New technology and IT, coupled with the use of management information, provide the sales manager with a powerful means of obtaining and sustaining competitive advantage. The key to more effective management is to use these resources to improve customer contact, enhance service and operate more efficiently. Telemarketing is one route to consider and use of the Internet has already proved a powerful information vehicle but in most cases as a supplement to personal selling rather than its replacement. Although there are some examples of direct marketing and telephone marketing being highly effective, these have so far been confined to limited areas, mostly service businesses. Sales managers must welcome new ways of communicating effectively with customers at lower cost but ensure their sales operation meets the needs of both company and customer.

Chapter 7: Sales forecasting and setting targets

An understanding of the process of sales forecasting and the techniques which are available is necessary if the modern sales manager is to function effectively. The calculation and the detail can be done using current software packages, but the sales manager must realise the importance of accurate sales forecasting throughout the organisation. Sales budgets also must be set and controlled. Salespeople are frequently used as sources of information which can improve management decision-making processes, but such information gathering is time consuming, expensive and may be biased. Sales managers need to understand how to use salespeople effectively in this role. Almost all salespeople are set some form of target to achieve in their job. Most common of these is a sales volume or value target, but many other forms of quantitative and qualitative measures can be used. These measures are useful as a means of evaluation, as a motivator, as a means of control and sometimes for remuneration. Management must be careful that targets set reflect the whole selling job and the key
dimensions which discriminate between success and failure.

Chapter 8: Selling in international markets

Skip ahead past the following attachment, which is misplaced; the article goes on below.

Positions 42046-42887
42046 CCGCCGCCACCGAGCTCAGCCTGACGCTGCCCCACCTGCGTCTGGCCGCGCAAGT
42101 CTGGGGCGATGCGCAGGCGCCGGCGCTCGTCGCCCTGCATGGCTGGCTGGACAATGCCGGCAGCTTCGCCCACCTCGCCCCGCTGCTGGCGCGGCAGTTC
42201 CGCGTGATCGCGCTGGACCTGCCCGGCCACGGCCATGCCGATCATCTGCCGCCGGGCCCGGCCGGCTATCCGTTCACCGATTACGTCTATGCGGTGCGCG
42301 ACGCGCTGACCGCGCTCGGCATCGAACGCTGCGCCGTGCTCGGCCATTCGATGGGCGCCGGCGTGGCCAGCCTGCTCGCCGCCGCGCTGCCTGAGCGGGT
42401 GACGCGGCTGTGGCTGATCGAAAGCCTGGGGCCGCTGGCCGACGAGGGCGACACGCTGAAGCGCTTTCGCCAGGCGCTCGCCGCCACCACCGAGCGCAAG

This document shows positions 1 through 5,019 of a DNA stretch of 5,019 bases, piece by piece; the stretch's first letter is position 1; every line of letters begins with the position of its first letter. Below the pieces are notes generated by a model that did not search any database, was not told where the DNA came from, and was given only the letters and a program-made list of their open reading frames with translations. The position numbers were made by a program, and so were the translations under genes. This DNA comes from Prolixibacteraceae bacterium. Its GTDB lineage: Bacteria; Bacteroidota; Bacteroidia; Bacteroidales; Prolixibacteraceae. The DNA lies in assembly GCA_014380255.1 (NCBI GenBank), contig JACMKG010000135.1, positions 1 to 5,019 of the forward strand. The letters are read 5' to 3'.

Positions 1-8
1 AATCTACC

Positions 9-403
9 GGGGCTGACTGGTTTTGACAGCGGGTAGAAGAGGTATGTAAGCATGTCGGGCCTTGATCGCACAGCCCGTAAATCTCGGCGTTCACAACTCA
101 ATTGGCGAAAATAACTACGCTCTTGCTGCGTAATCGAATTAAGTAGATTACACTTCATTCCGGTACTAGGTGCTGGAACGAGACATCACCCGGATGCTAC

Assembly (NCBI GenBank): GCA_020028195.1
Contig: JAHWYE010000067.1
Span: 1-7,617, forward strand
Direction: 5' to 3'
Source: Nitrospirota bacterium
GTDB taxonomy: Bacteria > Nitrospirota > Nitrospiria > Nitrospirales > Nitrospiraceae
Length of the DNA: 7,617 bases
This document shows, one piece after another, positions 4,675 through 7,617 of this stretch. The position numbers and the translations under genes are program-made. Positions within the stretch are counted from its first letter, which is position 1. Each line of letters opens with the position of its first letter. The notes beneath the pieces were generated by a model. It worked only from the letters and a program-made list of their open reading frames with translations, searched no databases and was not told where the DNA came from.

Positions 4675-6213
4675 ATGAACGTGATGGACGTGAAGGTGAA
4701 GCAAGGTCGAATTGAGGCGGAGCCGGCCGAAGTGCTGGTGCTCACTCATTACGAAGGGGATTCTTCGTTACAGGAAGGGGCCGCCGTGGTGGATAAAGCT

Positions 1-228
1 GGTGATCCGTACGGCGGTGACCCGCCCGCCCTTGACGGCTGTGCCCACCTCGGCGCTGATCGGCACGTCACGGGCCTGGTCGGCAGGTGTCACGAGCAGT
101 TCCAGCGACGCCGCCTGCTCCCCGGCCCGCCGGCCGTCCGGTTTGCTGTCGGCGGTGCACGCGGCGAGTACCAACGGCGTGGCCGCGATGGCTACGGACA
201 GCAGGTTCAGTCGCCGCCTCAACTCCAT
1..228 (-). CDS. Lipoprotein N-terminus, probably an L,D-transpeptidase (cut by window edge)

Selling in international markets presents new challenges for the firm selling abroad for the first time. The various facets of the international marketing environment directly affect the selling activities of firms. Sales managers need to understand, for example, the role of culture in shaping diverse negotiating styles and the impact of legislation on the selection and management of agents and distributors.

Much of the research on successful exporting supports the view that planning pays. If the firm assesses a market it is interested in and plans how it is going to enter and develop that market, it will increase its chances of success. The research on the management of agents and distributors underlines the unstable nature of some relationships and the necessity to carefully select agents and distributors.

Export sales managers who consciously build close relationships with their agents and distributors will usually have more success in foreign markets. Besides the above, there are many additional issues which the new exporter has to master. These include dealing with export documentation, selecting appropriate Incoterms and setting prices. Some firms may see these issues as a barrier to success but, given the commitment of management, there is no reason why a firm should not sell successfully in international markets.

Chapter 9: The selling process in practice

This chapter introduced Part III of the book by attempting to link sales theory and practice. Four popular approaches to the study of the subject were considered: sales activity, added value, relationship and customer-based selling. Consideration of account management was seen as prominent and the importance of an integrated multi-channel strategy was emphasised. To add realism, the sales process and activities of a salesperson were highlighted to understand what is done in practice. Finally, some legal restrictions on selling activities were considered.

Chapter 10: Recruitment and selection

Recruiting and selecting suitable applicants is one of the most important and difficult jobs the sales manager can undertake. The process of job analysis, manpower planning, job description, job specification, recruitment, screening and selection should be systematic and thorough. Problems of frequency, bias, time and training plague the screening process. Even professional recruiters cannot claim reliability and validity in their selection criteria for salespeople. To reduce costs, improve selectivity and be more effective, sales managers should follow a planned recruitment procedure, enlisting professional help as appropriate. A planned approach will increase your success rate in selection, build a reputation as a desirable, progressive employer and sharpen your competitive edge, thus improving effectiveness and efficiency in your sales operations. As the sales job becomes more complex and strategic the demand for more professional recruitment and selection in sales management will become obligatory.